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Classical Model Electrodynamics

  1. Sep 8, 2013 #1

    I am trying to gain a better understanding of the classical model of electrodynamics, so what I mean by this is, using the idea of dipoles and electron movement to understand electrodynamics. More specifically, I'm studying plane waves, and I can't understand why when a plane wave hits a conductor, it reflects with a 180° phase shift. I 'get' why it reflects (electrons move in the conductor to oppose the incoming plane wave) but no idea why this would cause a phase shift. I thought only dipoles could cause phase shifts...

    My books are filled with math and some offer limited explanations. Don't get my wrong, the maths is really helpful and certainly does neatly summarise what happens, it just doesn't offer much insight into why. I have other questions similar to the above one which I'm hoping I would be able to answer if I understood the model better. Could anyone point my to a source (book) that has actual explanations (I don't care much if it lacks maths, I have plenty of books with the maths...).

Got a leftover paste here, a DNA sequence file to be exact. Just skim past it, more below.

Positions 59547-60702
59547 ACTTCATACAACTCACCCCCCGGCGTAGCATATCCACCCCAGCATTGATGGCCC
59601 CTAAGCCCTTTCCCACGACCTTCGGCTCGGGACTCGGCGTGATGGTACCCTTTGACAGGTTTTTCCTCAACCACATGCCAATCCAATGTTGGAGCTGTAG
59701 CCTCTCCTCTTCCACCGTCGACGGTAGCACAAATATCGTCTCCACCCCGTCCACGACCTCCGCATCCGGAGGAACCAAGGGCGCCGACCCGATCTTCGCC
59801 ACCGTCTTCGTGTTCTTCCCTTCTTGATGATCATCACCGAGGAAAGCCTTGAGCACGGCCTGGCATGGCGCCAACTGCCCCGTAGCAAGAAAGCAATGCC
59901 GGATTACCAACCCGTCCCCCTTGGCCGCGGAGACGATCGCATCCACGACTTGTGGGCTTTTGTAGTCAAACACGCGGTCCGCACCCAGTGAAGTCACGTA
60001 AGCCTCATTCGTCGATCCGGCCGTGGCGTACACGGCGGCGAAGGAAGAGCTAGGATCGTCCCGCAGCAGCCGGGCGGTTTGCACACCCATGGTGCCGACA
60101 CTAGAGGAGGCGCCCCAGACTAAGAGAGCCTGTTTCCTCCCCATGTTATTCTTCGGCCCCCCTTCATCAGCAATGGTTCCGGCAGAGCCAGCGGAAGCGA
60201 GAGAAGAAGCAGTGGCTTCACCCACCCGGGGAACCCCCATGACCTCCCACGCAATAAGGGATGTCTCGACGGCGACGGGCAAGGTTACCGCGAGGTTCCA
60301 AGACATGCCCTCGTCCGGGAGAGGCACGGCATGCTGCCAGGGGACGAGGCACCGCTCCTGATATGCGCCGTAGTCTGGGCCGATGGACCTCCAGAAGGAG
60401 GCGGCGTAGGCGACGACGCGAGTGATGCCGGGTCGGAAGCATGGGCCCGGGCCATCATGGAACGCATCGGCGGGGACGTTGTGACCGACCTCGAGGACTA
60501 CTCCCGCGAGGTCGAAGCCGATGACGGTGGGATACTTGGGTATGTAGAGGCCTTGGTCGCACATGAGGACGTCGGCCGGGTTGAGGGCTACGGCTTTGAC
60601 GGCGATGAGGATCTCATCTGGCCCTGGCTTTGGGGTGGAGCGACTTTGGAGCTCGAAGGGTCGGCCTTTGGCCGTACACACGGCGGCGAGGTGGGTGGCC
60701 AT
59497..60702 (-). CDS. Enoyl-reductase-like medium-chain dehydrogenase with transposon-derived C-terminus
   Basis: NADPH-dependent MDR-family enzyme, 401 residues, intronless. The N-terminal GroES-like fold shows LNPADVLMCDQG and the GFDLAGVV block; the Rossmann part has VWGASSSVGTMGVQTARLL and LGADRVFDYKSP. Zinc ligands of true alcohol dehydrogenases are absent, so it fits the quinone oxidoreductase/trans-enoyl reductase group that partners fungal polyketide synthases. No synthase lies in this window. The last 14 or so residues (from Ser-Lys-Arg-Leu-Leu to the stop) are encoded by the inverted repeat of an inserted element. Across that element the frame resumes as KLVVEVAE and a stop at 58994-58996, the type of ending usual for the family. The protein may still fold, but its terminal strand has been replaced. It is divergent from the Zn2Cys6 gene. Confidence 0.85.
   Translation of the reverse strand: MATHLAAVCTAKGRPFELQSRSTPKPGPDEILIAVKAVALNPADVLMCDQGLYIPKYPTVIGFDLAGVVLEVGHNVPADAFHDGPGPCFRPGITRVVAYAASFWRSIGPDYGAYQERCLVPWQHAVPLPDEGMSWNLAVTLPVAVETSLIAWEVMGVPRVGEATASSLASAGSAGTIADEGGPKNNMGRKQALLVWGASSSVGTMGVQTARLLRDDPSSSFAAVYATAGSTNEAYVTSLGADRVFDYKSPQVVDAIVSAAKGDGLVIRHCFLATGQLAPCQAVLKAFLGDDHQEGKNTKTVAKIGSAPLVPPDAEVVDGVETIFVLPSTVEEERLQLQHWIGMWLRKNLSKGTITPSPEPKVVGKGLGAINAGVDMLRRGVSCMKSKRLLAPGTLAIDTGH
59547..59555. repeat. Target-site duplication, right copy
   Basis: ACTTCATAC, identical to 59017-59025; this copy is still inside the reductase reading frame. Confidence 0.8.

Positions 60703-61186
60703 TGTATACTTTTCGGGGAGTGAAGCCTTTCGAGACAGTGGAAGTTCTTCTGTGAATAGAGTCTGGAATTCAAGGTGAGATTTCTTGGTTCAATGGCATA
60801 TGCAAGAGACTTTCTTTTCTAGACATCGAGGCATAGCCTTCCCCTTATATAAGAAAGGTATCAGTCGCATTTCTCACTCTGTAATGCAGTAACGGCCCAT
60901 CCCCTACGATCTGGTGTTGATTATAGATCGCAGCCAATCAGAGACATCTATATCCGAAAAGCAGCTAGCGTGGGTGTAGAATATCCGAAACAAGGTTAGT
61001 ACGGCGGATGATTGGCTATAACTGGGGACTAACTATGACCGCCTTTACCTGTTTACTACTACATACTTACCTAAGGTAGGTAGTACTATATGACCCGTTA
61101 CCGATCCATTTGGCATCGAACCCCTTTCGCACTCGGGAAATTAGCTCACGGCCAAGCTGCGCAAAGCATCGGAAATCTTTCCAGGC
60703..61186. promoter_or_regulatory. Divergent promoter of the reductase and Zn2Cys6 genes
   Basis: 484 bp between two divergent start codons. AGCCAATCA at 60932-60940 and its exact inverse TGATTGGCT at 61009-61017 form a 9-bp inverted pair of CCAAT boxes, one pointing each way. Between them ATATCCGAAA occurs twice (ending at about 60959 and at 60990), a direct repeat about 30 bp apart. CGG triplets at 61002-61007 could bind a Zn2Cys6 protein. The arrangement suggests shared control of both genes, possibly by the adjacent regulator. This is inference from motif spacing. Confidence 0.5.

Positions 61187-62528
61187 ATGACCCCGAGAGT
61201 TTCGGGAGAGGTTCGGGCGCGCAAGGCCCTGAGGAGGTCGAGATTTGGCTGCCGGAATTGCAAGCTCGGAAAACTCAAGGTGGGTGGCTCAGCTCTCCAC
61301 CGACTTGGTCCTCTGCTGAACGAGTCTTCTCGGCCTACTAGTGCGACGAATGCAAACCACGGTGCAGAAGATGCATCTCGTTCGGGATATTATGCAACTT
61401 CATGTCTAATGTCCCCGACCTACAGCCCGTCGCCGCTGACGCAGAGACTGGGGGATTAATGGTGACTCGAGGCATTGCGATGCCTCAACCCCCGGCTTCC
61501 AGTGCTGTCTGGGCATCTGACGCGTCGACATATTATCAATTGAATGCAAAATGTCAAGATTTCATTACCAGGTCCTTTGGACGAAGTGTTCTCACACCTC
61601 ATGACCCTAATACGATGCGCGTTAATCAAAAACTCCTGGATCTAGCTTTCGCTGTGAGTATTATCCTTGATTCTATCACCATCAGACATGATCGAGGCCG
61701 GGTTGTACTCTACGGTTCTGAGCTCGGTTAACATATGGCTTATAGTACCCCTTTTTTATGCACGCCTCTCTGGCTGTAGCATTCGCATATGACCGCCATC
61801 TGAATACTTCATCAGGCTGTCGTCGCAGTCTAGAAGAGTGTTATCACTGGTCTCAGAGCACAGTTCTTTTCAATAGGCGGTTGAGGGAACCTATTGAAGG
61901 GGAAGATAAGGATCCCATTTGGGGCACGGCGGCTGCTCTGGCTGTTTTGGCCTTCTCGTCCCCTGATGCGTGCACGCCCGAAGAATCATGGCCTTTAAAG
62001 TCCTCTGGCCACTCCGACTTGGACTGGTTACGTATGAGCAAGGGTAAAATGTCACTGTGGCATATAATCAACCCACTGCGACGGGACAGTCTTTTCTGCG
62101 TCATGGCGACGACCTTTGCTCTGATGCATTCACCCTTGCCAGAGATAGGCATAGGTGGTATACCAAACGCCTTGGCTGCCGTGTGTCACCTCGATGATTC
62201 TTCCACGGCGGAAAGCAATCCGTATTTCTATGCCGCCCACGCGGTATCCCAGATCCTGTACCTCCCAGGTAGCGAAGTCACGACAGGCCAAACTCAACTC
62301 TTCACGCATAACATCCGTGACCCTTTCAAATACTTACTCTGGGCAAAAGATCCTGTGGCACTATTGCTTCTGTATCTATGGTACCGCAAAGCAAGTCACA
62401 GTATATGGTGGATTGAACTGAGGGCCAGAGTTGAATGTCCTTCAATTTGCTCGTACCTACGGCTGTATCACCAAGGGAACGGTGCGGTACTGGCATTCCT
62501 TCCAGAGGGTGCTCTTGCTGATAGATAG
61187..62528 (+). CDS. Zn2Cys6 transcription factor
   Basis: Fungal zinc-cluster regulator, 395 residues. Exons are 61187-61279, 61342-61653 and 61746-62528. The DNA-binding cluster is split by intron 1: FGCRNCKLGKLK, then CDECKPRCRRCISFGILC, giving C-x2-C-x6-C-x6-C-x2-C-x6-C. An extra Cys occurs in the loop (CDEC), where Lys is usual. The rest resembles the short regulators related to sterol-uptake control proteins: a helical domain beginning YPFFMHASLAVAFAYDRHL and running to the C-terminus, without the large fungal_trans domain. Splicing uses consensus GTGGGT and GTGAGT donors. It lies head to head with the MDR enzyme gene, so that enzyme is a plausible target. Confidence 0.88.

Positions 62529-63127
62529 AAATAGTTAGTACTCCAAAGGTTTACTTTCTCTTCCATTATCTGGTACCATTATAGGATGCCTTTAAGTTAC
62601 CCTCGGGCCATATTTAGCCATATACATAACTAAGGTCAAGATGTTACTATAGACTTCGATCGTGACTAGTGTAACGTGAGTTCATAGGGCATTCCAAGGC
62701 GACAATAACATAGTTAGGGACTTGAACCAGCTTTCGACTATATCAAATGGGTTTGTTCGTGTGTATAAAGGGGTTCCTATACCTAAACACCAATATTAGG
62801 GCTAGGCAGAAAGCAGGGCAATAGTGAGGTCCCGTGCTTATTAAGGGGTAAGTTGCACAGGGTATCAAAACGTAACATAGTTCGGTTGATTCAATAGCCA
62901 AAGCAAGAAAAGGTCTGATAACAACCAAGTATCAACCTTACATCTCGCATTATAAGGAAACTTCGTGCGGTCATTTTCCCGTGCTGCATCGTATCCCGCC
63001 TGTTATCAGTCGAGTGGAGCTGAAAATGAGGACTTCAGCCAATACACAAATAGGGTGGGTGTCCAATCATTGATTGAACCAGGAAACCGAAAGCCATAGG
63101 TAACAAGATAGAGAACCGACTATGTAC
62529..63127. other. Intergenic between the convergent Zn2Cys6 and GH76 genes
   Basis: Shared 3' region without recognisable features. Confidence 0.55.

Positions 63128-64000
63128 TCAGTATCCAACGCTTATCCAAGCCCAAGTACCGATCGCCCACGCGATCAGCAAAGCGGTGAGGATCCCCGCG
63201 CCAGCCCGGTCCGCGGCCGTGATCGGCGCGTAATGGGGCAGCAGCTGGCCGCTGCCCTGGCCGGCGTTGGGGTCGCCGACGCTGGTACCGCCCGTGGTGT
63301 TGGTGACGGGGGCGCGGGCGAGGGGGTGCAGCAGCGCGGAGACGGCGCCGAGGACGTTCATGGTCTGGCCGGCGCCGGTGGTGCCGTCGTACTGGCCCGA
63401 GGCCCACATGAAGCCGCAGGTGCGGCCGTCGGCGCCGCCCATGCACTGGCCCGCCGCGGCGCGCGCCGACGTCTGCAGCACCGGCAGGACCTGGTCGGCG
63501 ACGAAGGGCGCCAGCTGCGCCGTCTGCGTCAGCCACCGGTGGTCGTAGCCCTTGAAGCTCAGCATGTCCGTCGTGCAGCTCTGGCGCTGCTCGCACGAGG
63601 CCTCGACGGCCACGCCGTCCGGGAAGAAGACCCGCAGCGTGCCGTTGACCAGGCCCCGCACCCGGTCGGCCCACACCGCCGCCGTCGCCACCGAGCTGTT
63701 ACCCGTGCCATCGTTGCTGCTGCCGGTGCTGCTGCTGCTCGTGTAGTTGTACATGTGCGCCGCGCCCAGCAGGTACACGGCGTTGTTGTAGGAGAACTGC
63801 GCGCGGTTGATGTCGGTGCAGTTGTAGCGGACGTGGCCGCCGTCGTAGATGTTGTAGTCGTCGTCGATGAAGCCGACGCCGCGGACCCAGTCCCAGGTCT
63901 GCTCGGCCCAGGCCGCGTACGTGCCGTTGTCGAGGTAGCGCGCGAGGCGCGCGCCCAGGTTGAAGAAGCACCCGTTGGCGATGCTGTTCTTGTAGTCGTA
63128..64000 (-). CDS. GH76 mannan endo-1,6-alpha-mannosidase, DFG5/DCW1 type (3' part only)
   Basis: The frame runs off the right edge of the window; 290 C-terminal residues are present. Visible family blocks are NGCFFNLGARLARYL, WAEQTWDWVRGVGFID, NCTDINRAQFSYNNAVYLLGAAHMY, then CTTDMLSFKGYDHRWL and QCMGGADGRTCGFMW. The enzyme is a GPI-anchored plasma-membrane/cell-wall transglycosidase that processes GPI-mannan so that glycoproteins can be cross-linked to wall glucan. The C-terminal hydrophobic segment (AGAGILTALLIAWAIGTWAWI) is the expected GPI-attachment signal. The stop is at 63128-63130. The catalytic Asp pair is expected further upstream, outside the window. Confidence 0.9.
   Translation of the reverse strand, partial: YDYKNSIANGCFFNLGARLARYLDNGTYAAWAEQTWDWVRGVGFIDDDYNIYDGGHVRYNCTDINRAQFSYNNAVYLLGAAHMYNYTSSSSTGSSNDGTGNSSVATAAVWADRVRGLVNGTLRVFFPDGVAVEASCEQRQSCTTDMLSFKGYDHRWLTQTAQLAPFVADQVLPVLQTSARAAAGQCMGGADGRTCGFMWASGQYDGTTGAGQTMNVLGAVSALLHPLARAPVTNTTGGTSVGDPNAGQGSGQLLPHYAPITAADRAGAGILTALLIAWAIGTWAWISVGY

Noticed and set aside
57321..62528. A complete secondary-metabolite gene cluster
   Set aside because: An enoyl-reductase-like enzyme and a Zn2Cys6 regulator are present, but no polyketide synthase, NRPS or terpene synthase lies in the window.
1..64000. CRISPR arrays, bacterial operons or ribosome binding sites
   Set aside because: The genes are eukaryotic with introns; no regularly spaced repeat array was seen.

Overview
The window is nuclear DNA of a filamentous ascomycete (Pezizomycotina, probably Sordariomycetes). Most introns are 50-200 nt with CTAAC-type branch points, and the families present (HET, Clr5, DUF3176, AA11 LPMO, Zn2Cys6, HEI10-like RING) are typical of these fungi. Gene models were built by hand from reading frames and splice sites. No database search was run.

2. jcsd
  3. Sep 9, 2013 #2
    The simplest hand-waving explanation I know of is that a perfect conductor never has any field inside. Thus, when hit by an incident wave, its charges are re-arranged so that the incident field is exactly cancelled. That means the internal fields must by exactly in the antiphase. This field is then re-radiated (it has to be because a perfect conductor cannot absorb energy).
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